During the NFL offseason, fans generally focus on the trade market, free agency and the draft. Teams, however, have a lot more on their plates than player acquisition. There's plenty of in-house management to be done, and addressing existing contracts is usually part of the equation.

NFL contracts are an interesting entity. They're rarely fully guaranteed and can be terminated seemingly at will by the franchises that sign them. We'll see cases of that in 2022 as players get released as cap casualties.

Sometimes, though, teams and players agree to restructure their deals. Whether it's to extend a pact, reward someone for recent achievements, or—as is usually the case—provide cap relief, restructuring and renegotiation have become common practices.

It typically involves converting base salary into a bonus that is then spread over additional years. This helps to lower the cap hit in the current year, but it can also be used as part of a contract extension. Last offseason, for example, Tampa Bay Buccaneers quarterback Tom Brady signed a one-year extension that helped take $19.3 million off the 2021 cap.

Here, we'll examine eight players who are prime candidates for a contract restructuring before free agency opens March 16. Each situation is unique, and we'll dive into them here.

Cole Beasley, WR, Buffalo Bills

In 2020, Buffalo Bills receiver Cole Beasley finished with 82 receptions, 967 yards and four touchdowns. Last season, he caught the same 82 passes but for only 693 yards and one score. However, he remained one of quarterback Josh Allen's most trusted targets.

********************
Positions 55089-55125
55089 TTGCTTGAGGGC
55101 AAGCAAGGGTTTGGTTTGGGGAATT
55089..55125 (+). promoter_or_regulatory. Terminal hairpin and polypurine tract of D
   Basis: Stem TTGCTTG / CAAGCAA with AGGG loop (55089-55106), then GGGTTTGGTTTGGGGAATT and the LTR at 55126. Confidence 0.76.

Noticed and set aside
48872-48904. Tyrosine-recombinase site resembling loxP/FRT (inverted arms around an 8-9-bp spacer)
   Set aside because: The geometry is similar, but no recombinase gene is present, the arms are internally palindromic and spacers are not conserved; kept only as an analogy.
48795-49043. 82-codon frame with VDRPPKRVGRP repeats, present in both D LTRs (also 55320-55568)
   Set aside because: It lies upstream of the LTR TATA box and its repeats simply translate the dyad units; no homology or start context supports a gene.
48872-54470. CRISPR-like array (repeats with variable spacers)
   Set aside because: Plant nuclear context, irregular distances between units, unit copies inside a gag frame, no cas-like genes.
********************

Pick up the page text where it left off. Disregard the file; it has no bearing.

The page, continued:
But the wideout will turn 33 in April, is entering the final year of his contract and is set to carry a cap hit of $7.6 million. Buffalo, meanwhile, is projected to be $1.3 million over the cap. A restructuring would make a ton of sense.

"First, Beasley is under contract for 2022. Second, Allen likes and trusts Beasley a great deal. And third, the Bills will want to minimize the turnover at receiver," Joe Buscaglia of The Athletic wrote. "But something has to give."

Only $1.5 million in dead money remains on Beasley's deal. The Bills could convert a large chunk of the remaining $6.1 million into a bonus that is prorated over future years that may or may not automatically void. Given Beasley's value, extending the receiver for another year or two is logical.

Amari Cooper, WR, Dallas Cowboys

Dallas Cowboys wide receiver Amari Cooper had a down year in 2021. The 27-year-old followed back-to-back 1,100-yard campaigns with just 865 yards in 2021.

While Cooper did catch eight touchdowns, his production didn't match his upcoming cap hit of $22 million. Dallas, meanwhile, is projected to be $21.2 million over the cap.

The Cowboys could save $16 million by releasing Cooper, but that feels unlikely. Dallas could lose pass-catchers Michael Gallup, Dalton Schultz and Cedrick Wilson in free agency. Keeping Cooper makes sense.

A simple restructuring would also make sense for the Cowboys. If Dallas can convert most of his $20 million base salary into a bonus that spreads over the final three years of his contract—and possibly into future phantom years—it could get substantial cap relief.

With Cooper signed through 2024, an extension need not be part of the deal.

The added money could help get Dallas under the cap and potentially be used to help re-sign one of the team's impending free-agent pass-catchers. That would provide a big boost to the Cowboys' chances of repeating as NFC East champions.